So it's two factors... what you can afford, and what you can afford to spend the time doing.



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Postby Jenn R » Thu Oct 27, 2005 7:51 am

Alice the Huswyf wrote:I think the last time this one was dicussed the general concensus came out as that it would be lovely to have everything handstitched, but the generally accepted sensible balance between time and decent authenticity was to machine stitch anything hidden (like general construction seams) and handstitch anything that can be seen (like hems, eyelets and constructional items like facings which show through).


My sentiments exactly, I do think that Tuppence has hit the nail on the head with the concise sentence...."hand finished, and using materials known to exist at the time"

Of course it is a matter of personal choice and budget. What the public sees is immaterial to me, I want to feel 'of the period' I want to feel that I have recreated a garment that in essence is authentic. Hand stitched where it shows and machine stitched where it doesn't.

In this game there is room for the different levels of authenticity, no one is saying that the only cloth to use is hand spun, hand woven and hand stitched. It would be lovely to have that but as Neibelungen says "the whole method of material manufacture has changed." It is possible to buy authentic cloth, it is still made (well it was a couple of years ago) but ..."who's got that kind of money?"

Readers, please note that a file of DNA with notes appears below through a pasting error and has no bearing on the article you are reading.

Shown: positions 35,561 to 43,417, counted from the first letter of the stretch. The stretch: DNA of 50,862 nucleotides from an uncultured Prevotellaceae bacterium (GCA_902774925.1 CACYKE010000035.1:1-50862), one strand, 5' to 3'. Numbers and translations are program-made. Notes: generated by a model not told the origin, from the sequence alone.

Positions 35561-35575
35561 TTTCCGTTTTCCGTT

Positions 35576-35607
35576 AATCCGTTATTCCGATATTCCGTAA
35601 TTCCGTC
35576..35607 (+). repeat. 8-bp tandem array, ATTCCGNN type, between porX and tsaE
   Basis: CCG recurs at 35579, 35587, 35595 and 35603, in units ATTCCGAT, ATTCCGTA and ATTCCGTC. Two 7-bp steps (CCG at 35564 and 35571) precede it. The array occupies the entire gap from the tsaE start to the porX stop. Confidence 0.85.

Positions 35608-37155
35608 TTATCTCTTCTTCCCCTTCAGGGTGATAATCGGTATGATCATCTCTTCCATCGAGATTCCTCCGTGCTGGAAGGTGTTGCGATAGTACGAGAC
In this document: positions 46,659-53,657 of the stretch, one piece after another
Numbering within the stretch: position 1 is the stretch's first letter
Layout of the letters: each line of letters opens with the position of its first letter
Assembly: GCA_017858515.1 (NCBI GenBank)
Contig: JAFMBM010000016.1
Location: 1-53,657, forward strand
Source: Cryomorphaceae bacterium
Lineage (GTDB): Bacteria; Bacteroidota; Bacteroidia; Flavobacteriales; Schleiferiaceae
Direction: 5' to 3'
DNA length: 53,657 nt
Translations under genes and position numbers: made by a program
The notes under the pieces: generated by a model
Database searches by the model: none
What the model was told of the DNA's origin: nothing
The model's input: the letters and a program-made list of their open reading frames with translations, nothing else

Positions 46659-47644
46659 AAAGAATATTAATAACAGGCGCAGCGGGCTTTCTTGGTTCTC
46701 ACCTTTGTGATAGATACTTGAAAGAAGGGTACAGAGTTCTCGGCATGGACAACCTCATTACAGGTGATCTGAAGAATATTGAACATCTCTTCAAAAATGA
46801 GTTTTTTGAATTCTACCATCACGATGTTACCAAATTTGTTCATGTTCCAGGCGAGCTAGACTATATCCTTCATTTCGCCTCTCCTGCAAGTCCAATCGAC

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Alice the Huswyf
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Postby Alice the Huswyf » Thu Oct 27, 2005 8:02 am

Tuppence is right again. Why bother to handstitch anything if you haven't gone to the trouble of even attempting a suitable fabric / colour / style / fit?

But then I like things just 'so' even when not making period clothes, when I may on occasion make things out of nylon - but it has to be the right nylon for the job - or the closest I can afford. Why botch your effort?

My other big gripe is incorrect shoes or not being able to abandon modern hairstyles. You would be surprised how broadly people make unconcious assessments about you based on footwear. Nothing wrecks your effort quicker than vanity and wanting your face to look like it does in modern clothing. What's the point?

On the other hand a friend of ours has a new handstitched doublet made this season from recently purchased 'correct' cloth. We hates him, we does.



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Postby WorkMonkey » Thu Oct 27, 2005 9:59 am

My mom and nan worked on all my soft skin, and with a combined sewing experiance of 120 years their hand sewing was pretty indistinguishable from machine stitch. A linen tunic, a woolen tunic and trousers were all completed in a couple of evenings. And since women spent most their time spinning, weaving and sewing I'd imagine they'd be pretty good at it. Though I was left to sew on the braid which took significantly longer :roll:


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Postby Nigel » Thu Oct 27, 2005 12:48 pm

ok alice who dis the possibilties are many ?


There’s a country in Europe where they treat their ex soldiers with pride no waits for medical treatment after injuries received during service, no amensia from the government. Cant for the life of me recall where it is but I know exactly where it is not.

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Postby Alice the Huswyf » Thu Oct 27, 2005 10:20 pm

The ambuscade party may reveal this ver' soooooooon.



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Postby Alice the Huswyf » Thu Oct 27, 2005 10:21 pm

The ambuscade party revealed this.

8.6 - 8.9 - 9.0 - 8.9 - 9.2